The Financial Services Commission of Ontario (FSCO) issued a
policy on the management and retention of pension plan records on
July 9, 2010. The FSCO policy strongly recommends that all
administrators make it a priority to establish a formal and
comprehensive written pension plan records management and retention
This FSCO policy explains the rationale for having prudent
pension plan records management and retention practices and
provides guidance for establishing such practices. The FSCO policy
applies to all sizes and types of pension plans (including
multi-employer pension plans) but it states very clearly that the
level of detail and the appropriate retention periods may vary from
plan to plan and may change over time.
The FSCO policy emphasizes that appropriate records management
and retention practices and complete and accurate records are
essential for meeting a pension plan administrator's
obligations under the pension legislation. In light of this new
FSCO policy, the administrator of an Ontario registered plan should
consider establishing such a policy, or reviewing its existing
policy to consider whether changes are required, to reflect the
requirements in the FSCO policy. Although the FSCO policy only
applies to pension plans registered in Ontario, it can serve as
useful guidance to administrators of pension plans registered in
other provinces in establishing records retention and management
The FSCO policy deals with different aspects of records
management and retention practices:
responsibilities of the administrator for record management and
pension plan records and retention periods;
transferring the administrator's record keeping
responsibilities of other pension stakeholders.
The FSCO policy recommends that, in setting up an appropriate
records management and retention policy, the plan administrator
first classify the pension plan records into different categories
and then determine the appropriate retention periods. Generally,
pension plan records can be classified into:
plan records that pertain to legislative requirements;
plan records that pertain to individual plan beneficiaries;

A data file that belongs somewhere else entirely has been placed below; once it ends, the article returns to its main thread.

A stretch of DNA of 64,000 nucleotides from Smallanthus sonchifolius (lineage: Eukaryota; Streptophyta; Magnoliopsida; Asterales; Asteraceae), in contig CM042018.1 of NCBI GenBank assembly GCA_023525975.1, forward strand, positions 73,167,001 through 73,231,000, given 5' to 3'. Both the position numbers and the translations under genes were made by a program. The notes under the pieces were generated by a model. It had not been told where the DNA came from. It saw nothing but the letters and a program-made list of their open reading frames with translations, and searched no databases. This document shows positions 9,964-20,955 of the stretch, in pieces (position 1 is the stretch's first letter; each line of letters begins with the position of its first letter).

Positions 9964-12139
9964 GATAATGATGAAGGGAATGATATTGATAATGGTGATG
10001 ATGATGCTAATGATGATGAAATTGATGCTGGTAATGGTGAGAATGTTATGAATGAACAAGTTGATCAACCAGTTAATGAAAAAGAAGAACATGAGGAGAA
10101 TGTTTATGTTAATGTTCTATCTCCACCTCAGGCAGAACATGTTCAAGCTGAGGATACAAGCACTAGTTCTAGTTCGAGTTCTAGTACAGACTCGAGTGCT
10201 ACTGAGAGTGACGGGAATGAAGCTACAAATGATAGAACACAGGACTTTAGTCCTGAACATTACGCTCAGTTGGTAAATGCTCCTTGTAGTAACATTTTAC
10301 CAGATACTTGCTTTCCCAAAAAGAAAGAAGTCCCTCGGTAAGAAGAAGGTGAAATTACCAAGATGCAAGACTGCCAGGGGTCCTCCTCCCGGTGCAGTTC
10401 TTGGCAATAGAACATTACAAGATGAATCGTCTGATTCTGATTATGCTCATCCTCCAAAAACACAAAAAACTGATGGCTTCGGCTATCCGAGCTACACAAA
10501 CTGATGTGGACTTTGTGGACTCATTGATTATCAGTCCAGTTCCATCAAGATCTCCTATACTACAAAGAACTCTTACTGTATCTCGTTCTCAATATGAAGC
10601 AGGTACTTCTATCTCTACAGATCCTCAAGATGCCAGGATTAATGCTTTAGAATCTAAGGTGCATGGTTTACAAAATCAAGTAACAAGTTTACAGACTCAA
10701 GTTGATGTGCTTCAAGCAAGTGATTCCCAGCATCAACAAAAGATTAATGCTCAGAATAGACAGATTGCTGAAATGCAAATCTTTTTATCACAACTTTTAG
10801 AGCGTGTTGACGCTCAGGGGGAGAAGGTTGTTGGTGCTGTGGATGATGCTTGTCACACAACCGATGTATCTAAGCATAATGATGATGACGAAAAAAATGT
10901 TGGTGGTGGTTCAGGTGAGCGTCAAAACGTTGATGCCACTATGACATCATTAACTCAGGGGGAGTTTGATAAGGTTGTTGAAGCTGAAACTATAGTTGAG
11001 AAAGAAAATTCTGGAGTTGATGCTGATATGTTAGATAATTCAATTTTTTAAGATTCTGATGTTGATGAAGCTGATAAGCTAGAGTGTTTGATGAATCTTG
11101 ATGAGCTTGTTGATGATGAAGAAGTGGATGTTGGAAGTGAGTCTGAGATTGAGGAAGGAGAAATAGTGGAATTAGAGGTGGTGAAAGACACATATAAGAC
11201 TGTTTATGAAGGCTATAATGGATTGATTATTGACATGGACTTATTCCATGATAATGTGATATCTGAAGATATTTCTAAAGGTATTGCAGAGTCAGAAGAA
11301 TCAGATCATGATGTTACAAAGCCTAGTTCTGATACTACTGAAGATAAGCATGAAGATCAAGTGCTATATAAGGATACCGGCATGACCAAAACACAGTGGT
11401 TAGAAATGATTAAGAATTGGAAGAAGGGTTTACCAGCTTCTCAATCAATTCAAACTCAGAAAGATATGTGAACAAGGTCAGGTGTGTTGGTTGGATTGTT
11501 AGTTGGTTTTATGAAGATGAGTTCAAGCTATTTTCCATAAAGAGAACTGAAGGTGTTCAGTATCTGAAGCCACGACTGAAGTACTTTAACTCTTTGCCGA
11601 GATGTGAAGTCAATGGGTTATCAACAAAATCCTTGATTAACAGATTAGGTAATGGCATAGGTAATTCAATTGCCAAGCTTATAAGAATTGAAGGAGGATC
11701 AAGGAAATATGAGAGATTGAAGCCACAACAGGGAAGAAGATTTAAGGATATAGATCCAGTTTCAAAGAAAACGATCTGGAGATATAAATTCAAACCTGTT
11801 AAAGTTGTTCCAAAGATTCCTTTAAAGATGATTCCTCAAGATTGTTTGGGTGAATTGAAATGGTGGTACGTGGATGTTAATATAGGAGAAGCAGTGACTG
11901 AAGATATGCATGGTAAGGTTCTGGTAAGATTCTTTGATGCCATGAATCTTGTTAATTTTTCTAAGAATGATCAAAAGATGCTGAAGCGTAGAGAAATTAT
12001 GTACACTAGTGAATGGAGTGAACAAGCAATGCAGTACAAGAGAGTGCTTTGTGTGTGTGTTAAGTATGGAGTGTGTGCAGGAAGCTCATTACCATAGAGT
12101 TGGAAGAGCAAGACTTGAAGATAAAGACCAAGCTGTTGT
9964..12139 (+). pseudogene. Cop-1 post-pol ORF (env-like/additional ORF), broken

all other plan records that pertain to the day-to-day operation
of the pension plan and pension fund.
Legislation applicable to retention of records (e.g., the
Income Tax Act (Canada)) also needs to be reviewed in
fixing the retention period.
The FSCO policy also provides guidance on the minimum contents
of the records management and retention policy. One of the
components that needs to be covered is the form in which the
documents will be stored. The FSCO policy confirms that records may
be stored and retained electronically provided that the
requirements in applicable legislation relating to electronic
records are complied with. In addition, the plan administrator must
ensure that adequate back up systems exist and that records will
always be accessible upon request.
Sometimes an administrator's records keeping
responsibilities may be transferred to third parties (e.g., when an
employer's business is sold or when responsibilities are
delegated to third party service providers). The responsibilities
of such third parties need to be properly documented.
The FSCO policy indicates that other stakeholders also have
certain records retention responsibilities. For example, plan
beneficiaries are responsible for keeping plan records that they
receive from the administrator and reviewing the pension statements
that they receive from the administrator and notifying the
administrator if any information appears incorrect on their
The arbitrator's decision covered a number of issues including whether the termination was appropriate and whether the City had breached the grievor's human rights. The following, however, will focus on the privacy issue raised.
In my December 15, 2016 article, Federal Government's Cannabis Report: What does it mean for employers?, I noted the Report's1 suggestion that there was a lack of research to reliably determine when individuals are impaired by cannabis.
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